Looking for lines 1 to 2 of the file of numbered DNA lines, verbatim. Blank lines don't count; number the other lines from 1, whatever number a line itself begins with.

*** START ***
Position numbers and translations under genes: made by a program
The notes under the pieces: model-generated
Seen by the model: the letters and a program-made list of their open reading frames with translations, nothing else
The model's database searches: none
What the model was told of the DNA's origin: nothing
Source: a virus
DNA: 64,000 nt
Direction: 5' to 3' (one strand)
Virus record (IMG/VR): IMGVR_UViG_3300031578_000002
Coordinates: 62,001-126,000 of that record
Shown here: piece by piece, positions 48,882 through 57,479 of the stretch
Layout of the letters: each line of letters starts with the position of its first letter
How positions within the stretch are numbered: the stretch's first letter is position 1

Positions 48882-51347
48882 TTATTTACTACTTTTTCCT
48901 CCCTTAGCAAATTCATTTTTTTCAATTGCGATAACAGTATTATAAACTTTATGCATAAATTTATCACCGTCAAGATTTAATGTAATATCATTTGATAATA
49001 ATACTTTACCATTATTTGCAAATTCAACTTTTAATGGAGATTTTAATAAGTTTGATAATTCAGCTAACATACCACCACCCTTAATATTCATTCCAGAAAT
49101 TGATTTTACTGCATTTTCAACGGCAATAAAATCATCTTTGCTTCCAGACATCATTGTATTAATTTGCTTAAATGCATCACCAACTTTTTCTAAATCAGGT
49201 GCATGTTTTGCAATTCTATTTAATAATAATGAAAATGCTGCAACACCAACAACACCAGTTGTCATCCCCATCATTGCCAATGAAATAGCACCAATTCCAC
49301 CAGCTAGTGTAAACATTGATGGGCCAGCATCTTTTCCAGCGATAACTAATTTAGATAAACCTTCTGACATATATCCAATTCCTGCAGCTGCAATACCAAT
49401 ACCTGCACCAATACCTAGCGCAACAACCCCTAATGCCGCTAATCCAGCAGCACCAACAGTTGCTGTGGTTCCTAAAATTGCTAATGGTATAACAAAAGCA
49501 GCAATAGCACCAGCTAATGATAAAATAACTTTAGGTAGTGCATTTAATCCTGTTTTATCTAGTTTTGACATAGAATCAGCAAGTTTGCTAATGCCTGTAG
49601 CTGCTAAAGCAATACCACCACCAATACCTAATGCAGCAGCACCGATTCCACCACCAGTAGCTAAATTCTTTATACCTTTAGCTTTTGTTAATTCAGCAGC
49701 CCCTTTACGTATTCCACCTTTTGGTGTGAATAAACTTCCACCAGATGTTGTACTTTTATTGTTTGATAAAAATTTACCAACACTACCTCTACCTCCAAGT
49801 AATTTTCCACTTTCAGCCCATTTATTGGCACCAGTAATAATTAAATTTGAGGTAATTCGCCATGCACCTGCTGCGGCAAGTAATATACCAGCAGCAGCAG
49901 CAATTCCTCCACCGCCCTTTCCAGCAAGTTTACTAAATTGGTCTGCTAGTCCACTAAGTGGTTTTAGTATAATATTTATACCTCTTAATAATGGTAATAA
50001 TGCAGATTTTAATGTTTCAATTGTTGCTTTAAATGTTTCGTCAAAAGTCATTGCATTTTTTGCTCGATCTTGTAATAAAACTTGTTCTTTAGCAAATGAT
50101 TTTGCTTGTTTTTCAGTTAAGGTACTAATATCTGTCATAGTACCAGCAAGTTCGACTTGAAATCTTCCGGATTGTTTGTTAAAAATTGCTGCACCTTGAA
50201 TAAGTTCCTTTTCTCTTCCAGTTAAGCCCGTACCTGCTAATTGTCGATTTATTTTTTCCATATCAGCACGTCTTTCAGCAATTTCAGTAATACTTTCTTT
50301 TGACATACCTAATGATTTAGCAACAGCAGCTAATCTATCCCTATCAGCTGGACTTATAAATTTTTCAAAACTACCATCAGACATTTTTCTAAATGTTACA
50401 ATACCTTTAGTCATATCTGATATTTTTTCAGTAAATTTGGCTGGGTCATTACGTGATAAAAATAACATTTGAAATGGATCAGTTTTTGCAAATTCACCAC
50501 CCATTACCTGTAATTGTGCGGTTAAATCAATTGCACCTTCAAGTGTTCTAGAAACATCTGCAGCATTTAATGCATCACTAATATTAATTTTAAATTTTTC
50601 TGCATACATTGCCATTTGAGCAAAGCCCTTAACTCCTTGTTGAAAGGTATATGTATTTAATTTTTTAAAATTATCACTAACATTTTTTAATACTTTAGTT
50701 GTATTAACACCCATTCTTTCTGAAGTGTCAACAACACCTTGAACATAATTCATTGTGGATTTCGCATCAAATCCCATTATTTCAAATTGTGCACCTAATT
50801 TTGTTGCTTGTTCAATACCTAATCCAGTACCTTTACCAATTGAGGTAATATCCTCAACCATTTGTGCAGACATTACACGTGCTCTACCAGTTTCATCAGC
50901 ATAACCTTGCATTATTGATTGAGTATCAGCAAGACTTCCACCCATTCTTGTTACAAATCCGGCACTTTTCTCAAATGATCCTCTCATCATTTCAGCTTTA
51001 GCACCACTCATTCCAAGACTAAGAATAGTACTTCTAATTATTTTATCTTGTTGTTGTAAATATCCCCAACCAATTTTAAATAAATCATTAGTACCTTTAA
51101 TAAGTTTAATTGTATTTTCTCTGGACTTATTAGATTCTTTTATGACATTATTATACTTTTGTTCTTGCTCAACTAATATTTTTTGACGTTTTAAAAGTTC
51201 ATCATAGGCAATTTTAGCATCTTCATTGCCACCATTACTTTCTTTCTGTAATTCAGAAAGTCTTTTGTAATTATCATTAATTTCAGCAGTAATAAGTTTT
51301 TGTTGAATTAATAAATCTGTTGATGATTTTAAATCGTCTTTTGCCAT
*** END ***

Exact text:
Position numbers and translations under genes: made by a program
The notes under the pieces: model-generated